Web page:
May 18, 2007

Real appreciation for dummies

Quico says: Economists are constantly going on about the bolivar's "overvaluation," about the horrors of "real appreciation," and the way it "erodes competitiveness in the manufacturing sector." This stuff is important, but I imagine it sounds like total gibberish to non-economists.

With Katy newly exercised about Mision Cadivi and Dutch Disease, I thought this was a good time to try to demystify this whole knot of issues. Here's, in the simplest possible terms, is what we're so worked up about:

("widget" is just a non-sense word economists like to use for their examples)

This is what all those rants about "the overvalued bolivar" are about: an overvalued currency is one that has more purchasing power when you trade it for foreign currency than it does in the domestic economy. When a currency is overvalued, rational businessmen will choose to import more and to produce at home less. "Real appreciation" is what happens when domestic inflation goes faster than currency depreciation - the process that makes a currency overvalued. And in a country where inflation is 20% but the rate of currency depreciation - due to exchange controls - is zero, well, it's not exactly hard to figure out that the currency will get overvalued.

Think about it this way: these days, the only thing that isn't getting more expensive in Venezuela is the dollar. Potatoes are getting more expansive, shampoo is getting more expensive, cars are getting more expensive, everything is getting more expensive...but the price of dollars, magically, stays the same! What does that tell you? That Cadivi is subsidizing the people it sells dollars to, and the group that benefits the most from that policy is the group that buys the most dollars: importers.

Ultimately, this is just the Nth twist on a story line economists love: it doesn't matter how high-minded your intentions are, when you start messing around with the market mechanism you create distortions, weirdly warped incentive-structures you probably didn't foresee, and that usually run counter to your policy goals.

Calling yourself a socialist doesn't change that one bit: Cadivi's architects may think they're reining in the savage free market, but in fact what they're doing is reshuffling incentives in a way that depresses employment in Venezuelan factories and fills the pockets of importers.

(Though there's also the possibility that crushing Venezuelan capitalists by making their products uncompetitive with imports was exactly Chávez's game plan all along.)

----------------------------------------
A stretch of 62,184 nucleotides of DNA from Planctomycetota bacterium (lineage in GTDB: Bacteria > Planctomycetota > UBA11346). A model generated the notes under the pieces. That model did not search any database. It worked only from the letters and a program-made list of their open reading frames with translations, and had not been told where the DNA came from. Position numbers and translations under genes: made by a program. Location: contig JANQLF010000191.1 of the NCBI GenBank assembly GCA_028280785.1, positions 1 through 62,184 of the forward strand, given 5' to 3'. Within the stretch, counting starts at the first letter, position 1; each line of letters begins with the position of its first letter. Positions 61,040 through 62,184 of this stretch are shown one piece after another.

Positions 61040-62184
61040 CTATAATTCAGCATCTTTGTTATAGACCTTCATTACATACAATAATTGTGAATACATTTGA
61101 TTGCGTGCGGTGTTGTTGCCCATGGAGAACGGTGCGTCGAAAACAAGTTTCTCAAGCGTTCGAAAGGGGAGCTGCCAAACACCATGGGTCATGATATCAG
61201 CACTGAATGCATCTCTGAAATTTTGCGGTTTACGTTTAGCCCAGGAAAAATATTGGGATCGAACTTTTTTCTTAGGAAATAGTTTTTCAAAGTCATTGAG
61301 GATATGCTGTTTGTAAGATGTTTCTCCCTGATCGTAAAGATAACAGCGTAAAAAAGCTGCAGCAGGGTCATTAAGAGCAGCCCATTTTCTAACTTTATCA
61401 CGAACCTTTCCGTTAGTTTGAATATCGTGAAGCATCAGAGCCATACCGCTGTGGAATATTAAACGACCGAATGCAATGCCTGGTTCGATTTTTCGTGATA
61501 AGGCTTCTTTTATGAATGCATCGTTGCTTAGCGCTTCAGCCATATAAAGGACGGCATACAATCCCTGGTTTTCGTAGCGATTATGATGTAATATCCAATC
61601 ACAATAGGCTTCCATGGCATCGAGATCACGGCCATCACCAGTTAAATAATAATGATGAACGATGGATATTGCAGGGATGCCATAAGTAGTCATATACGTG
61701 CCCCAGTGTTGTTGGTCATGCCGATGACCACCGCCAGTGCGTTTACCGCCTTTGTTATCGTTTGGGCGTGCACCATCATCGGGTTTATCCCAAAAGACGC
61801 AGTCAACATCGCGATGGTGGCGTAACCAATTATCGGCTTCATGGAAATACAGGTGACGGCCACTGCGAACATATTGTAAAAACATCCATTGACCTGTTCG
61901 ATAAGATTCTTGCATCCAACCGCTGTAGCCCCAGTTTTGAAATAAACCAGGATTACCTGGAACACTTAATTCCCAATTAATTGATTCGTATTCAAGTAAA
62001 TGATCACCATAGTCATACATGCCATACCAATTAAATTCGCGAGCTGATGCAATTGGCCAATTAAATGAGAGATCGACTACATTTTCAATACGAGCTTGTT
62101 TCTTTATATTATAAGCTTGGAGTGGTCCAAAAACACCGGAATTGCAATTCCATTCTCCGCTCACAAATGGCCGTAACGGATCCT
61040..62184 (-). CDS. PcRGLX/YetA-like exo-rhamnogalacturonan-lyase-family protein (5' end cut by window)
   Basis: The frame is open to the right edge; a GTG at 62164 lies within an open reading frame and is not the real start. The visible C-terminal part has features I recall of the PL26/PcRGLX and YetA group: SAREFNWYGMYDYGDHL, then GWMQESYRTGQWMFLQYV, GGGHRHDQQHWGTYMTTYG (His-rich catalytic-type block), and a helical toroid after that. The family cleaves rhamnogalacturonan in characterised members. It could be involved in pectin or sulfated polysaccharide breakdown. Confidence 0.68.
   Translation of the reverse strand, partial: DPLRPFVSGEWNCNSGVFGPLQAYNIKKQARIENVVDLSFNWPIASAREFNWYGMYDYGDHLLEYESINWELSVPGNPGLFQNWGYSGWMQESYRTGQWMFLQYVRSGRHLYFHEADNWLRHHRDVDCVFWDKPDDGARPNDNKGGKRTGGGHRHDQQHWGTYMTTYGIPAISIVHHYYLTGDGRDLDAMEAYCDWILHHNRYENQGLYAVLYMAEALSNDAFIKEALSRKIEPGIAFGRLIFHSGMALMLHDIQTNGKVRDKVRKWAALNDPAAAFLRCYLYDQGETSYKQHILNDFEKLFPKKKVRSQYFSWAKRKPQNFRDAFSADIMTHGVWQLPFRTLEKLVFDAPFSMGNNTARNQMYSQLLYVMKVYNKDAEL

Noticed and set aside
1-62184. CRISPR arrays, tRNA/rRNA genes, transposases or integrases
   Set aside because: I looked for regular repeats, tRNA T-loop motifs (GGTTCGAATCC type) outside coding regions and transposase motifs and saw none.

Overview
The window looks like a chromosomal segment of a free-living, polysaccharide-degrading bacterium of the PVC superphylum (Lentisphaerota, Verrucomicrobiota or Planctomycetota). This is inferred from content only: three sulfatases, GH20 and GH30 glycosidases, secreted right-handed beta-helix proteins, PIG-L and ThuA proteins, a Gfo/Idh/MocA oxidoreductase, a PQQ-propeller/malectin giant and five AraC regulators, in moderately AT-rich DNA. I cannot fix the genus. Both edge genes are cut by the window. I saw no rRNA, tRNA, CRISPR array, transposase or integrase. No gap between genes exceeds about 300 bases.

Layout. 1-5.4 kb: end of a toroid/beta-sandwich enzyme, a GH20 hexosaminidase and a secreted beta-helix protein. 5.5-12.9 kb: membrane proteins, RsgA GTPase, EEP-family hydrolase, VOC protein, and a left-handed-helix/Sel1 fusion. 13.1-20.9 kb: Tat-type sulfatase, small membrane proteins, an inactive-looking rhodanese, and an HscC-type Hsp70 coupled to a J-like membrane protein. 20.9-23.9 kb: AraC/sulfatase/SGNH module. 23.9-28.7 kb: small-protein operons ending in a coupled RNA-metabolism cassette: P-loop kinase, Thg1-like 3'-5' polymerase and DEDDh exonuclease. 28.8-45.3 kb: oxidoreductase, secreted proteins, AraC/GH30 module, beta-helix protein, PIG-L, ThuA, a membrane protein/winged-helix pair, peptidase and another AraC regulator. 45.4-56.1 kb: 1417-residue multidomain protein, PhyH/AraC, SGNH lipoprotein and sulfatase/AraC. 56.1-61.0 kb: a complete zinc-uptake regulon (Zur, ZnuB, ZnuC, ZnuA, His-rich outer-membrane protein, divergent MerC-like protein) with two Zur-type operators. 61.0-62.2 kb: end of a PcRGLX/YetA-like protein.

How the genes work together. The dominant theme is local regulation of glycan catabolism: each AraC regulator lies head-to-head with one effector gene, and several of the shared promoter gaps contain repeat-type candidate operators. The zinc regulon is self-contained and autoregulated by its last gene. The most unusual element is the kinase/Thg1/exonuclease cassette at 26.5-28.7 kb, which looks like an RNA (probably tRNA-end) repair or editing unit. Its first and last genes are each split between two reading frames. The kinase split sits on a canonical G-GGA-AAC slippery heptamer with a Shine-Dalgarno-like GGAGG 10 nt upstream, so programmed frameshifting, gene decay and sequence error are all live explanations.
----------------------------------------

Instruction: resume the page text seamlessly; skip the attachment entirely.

One last thing: notice that this mechanism only works if Cadivi actually sells you the dollars you need to import goods and then lets you repatriate your profits at the official rate. Now, ask yourself this: what kind of businessman is more likely to have his Cadivi requests approved, one who goes along and gets along with the revolution, or one who expresses dissent? The Cisneros of the world or the Graniers of the world?

Enforced consent, thine homes are many...

May 17, 2007

Hey Hugo, spare a thought for this kid

Katy says: Blogging is an interesting hobby. Sometimes it's hard to get worked about about anything in particular, but other times, some new development causes such indignation that posts just burst out of you like a geyser. This post is a geyser.

During the course of my day-job, I have worked on the issue of the ongoing humanitarian crises in Sudan. For years, the government there has used its oil wealth to carry out genocide against its own people. The oligarchs in Khartoum, moved by a sick distortion of Islam, are waging Jihad against their African & Christian country-men and -women, carrying out mass displacements and massacring hundreds of thousands in Southern Sudan and, more recently, in Darfour. These atrocities have been documented in human rights reports from reputed organizations such as Human Rights Watch and Amnesty International.

While the international community shuns the government in Sudan and desperately finds a way to put a stop to the series of war crimes being committed in Darfour, our government puts out a press release announcing the visit of Sudan's Minister of Energy as part of a move to increase ties with that nation.

The tone of the press release makes it sound like we're talking about a member of Iceland's cabinet instead of a war criminal. For those of you who don't speak Spanish, it says the visit is to increase relations related to energy, and that the minister is scheduled to meet the President of PDVSA, among other high-ranking government officials. The "distinguished visitor" will also give a talk titled "The Republic of Sudan and its participation in the international system", sponsored by one of Chavez's under-secretaries of foreign affairs, Mr. Abdelbassit Badawi Ali El- Sanosi (I kid you not, that is his name).